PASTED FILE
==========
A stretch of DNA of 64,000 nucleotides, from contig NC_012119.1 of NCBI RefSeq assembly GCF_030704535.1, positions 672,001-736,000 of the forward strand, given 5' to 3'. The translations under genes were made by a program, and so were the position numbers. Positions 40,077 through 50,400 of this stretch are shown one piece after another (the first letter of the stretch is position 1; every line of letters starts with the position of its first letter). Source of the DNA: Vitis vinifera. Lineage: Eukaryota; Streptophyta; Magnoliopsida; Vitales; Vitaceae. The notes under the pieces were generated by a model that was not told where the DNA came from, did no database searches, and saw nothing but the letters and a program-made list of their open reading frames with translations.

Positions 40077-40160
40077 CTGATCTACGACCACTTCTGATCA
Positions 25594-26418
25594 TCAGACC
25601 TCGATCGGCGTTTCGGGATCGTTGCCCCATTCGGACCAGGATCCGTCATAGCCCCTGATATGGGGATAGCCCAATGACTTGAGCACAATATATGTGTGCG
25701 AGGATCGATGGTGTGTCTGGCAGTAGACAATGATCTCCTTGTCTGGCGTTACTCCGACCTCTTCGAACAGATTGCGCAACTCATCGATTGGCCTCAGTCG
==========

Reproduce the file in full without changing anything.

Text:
A stretch of DNA of 64,000 nucleotides, from contig NC_012119.1 of NCBI RefSeq assembly GCF_030704535.1, positions 672,001-736,000 of the forward strand, given 5' to 3'. The translations under genes were made by a program, and so were the position numbers. Positions 40,077 through 50,400 of this stretch are shown one piece after another (the first letter of the stretch is position 1; every line of letters starts with the position of its first letter). Source of the DNA: Vitis vinifera. Lineage: Eukaryota; Streptophyta; Magnoliopsida; Vitales; Vitaceae. The notes under the pieces were generated by a model that was not told where the DNA came from, did no database searches, and saw nothing but the letters and a program-made list of their open reading frames with translations.

Positions 40077-40160
40077 CTGATCTACGACCACTTCTGATCA
Positions 25594-26418
25594 TCAGACC
25601 TCGATCGGCGTTTCGGGATCGTTGCCCCATTCGGACCAGGATCCGTCATAGCCCCTGATATGGGGATAGCCCAATGACTTGAGCACAATATATGTGTGCG
25701 AGGATCGATGGTGTGTCTGGCAGTAGACAATGATCTCCTTGTCTGGCGTTACTCCGACCTCTTCGAACAGATTGCGCAACTCATCGATTGGCCTCAGTCG